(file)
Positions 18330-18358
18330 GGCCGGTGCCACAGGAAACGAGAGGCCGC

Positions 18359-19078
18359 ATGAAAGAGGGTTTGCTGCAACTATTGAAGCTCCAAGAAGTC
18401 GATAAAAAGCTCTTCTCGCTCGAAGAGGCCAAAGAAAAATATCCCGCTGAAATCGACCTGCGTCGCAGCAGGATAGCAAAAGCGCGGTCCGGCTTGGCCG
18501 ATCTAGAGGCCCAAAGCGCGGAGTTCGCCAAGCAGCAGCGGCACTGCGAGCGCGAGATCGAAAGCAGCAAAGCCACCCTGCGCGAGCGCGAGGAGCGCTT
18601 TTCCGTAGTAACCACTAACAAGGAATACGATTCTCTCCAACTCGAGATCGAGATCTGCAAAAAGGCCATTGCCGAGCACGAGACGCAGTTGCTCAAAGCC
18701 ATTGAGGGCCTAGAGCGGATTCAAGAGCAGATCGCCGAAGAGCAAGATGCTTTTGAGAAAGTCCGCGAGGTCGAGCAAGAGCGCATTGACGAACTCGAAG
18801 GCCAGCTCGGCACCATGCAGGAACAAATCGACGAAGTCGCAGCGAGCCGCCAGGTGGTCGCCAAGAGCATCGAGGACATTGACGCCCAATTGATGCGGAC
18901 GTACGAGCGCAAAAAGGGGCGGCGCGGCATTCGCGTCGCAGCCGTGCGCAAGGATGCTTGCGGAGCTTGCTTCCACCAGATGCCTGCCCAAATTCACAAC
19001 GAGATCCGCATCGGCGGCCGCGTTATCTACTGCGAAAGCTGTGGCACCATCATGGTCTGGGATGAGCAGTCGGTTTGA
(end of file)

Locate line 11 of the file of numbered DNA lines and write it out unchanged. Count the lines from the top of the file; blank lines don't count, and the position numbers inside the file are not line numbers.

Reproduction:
19001 GAGATCCGCATCGGCGGCCGCGTTATCTACTGCGAAAGCTGTGGCACCATCATGGTCTGGGATGAGCAGTCGGTTTGA